The WSU Lewis County Master Gardeners have scheduled its Gardening For Everyone event for 9 a.m. to 2:15 p.m. Oct. 12 at Washington Hall at Centralia College.
The event includes free gardening workshops. No pre-registration is required. Attendees are encouraged to show up early to make sure space is available.
Workshops are scheduled in three blocks starting at 9 a.m., 10:45 a.m. and 12:45 p.m.
At 9 a.m., attendees can choose between Best Fruits and Nuts for Lewis County, presented by Michael Dolan of Burnt Ridge Nursery; Growing and Harvesting Mushrooms, presented by George Jensen and Controlling Weeds, presented by Bill Wamsley.
At 10:45 a.m., workshops include Art in the Garden, presented by MaryAnn and Bob Albenesius; Growing Orchids, by Gail Sklar; and Drought Tolerant Plants, by Barbara Eastman.
At 12:45 p.m., workshops include Spiders, presented by Sharon Tipping and Firewise Gardening, by Judy Masura.
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CADILLAC — Jan Coppola Bills describes herself as “a businesswoman who loves to garden.‘
She is also the author of “Late Bloomer,‘ with the tagline, “How to garden with comfort, ease and simplicity in the second half of life.‘
She will speak at the Cadillac Library at 1 p.m. on Saturday Oct. 5 as a guest of the Friends of the Cadillac Library and the Cadillac Garden Club.
Bills is the founder of a Detroit-area landscape design company called Two Women and a Hoe. She founded it after a successful career in the corporate world. And the impetus for making the radical change in her professional life came after a personal loss, one that she will detail during her guest appearance.
“Our gardens don’t look like other gardens,‘ she wrote on her website. “They are low-maintenance and beautiful. After all, they should be our love, not our labor of love.‘
The author started gardening later in life. Her goal is to help others enjoy digging in the dirt by providing tips on how to “rethink our approach to gardening as we age.‘
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Basil has stolen my heart as of late but it is probably not for what you think. It’s not because the foliage such as that of Purple Ruffles as Mississippi Medallion Award Winners is as pretty as a coleus. Nor is it for the culinary delicacy provided by Siam Queen an All-America Selections Award Winner. It is for pollinators.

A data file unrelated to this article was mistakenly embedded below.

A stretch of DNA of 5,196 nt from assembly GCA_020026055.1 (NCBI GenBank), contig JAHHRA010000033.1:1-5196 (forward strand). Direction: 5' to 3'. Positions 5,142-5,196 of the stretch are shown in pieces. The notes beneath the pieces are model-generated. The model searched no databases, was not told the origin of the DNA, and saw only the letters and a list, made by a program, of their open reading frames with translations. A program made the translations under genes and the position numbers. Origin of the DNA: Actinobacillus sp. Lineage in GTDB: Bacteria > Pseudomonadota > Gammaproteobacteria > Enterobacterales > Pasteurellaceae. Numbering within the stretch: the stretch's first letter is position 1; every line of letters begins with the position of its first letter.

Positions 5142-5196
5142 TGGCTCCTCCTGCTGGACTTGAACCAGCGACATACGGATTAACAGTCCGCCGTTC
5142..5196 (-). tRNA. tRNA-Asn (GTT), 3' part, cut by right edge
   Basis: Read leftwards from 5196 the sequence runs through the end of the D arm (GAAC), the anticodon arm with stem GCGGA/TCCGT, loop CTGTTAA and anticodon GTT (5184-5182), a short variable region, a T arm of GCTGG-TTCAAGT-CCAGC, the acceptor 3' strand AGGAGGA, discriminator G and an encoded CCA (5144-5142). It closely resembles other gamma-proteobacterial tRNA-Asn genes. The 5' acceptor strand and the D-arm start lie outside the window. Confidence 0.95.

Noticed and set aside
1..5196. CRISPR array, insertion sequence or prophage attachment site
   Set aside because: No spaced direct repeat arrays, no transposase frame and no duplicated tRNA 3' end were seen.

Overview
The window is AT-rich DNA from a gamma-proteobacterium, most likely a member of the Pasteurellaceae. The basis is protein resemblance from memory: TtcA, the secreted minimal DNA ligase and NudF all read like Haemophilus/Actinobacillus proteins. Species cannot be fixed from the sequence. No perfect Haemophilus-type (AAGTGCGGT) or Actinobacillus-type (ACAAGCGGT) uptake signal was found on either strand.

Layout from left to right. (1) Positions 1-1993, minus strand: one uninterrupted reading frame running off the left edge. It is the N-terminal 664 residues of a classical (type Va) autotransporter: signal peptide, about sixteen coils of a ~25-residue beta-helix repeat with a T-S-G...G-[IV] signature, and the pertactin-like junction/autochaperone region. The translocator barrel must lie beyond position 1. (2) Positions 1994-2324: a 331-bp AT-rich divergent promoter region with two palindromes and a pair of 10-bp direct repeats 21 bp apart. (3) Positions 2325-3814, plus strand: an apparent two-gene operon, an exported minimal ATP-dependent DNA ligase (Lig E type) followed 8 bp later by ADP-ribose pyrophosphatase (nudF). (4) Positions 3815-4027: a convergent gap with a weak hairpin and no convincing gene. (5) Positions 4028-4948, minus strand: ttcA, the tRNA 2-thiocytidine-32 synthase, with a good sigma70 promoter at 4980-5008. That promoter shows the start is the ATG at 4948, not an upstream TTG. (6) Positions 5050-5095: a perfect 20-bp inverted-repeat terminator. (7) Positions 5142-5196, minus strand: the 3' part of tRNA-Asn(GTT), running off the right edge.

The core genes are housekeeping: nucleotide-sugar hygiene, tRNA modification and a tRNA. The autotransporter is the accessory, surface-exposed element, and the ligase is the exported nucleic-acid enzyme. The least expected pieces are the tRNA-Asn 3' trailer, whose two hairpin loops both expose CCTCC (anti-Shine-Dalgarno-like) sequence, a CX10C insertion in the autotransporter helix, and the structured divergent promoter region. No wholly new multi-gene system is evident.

The fact I am promoting it for pollinators tells all herb lovers and culinary artists I am going polar opposite on recommendations and letting it go to flower as quickly as possible. As you may be aware you are suppose-to keep flower buds pinched off and harvest fresh leaves for that mouth-watering pesto sauce and oriental cuisine.
They say you can’t have your cake and eat it too but I suppose you could harvest your leaves for a while, even dry and store, and then let it go flower. Holy pollinator this could be a good idea for gardeners everywhere!
Now let me present what I have been witnessing. Every 10 days or so, I have been going out to Callaway Gardens in Pine Mountain Ga. This has been one of my favorite places in the country for the last 25 years. Now that I live close by, it makes multiple trips easy and, besides, it’s kind of like the ‘The Garden Guy’s’ day out.
The Cecil B. Day Butterfly Center is one of the most famous butterfly conservatories in the country. While I enjoy that aspect, I spend hours outside of the center browsing the plants to attract butterflies for adult food as well as those plants that sustain their caterpillars, too.
At various intervals in the garden, they have drifts, or sweeps, of blooming basil. It is Thai basil and the blooming stalks are as pretty as salvia. All summer they have been loaded with bees and various butterflies. You’ll find the pollinators as well as those that eat them.
I have concluded that whether you say “bay-zil” or “baa-zil,” we’ll all agree on one thing, this is a perfect plant for the landscape, herb or vegetable garden, or backyard wildlife habitat. This plant earns a living from the time it is 12 inches tall until it freezes. If you dried leaves it keeps on giving.
Basil asks for nothing more in the garden than full sun and well-drained soil. Prepare the soil by spreading 3- to 4-inches of organic matter and 1 pound per 100 square feet of a slow-release 5-10-5 fertilizer, and till to a depth of 8 to 10 inches. Set transplants 18- to 24-inches apart. They will grow to around 2 feet tall and wide. Water and apply a layer of mulch. Basil thrives in our warm summer weather and excels in fall plantings as well.
If you want to go dual-purpose eat and finish with the feast of the pollinators, keep it watered, harvested and flower buds pinched and you’ll have a long crop. Harvest just as the flower buds are forming for the most concentrated oils, flavor, and fragrance. Apply a light application of the above fertilizer every 4 to 6 weeks or after harvest.
If you are going for blooms, bees, and butterflies let it bloom as quickly as it wants, maintain moisture and fertilizer, and keep the camera handy. A little deadheading will keep the patch producing and looking good all summer.
(Norman Winter, horticulturist, garden speaker and author of, “Tough-as-Nails Flowers for the South” and “Captivating Combinations: Color and Style in the Garden.” Follow him on Facebook @NormanWinterTheGardenGuy.)
(c)2019 Norman Winter
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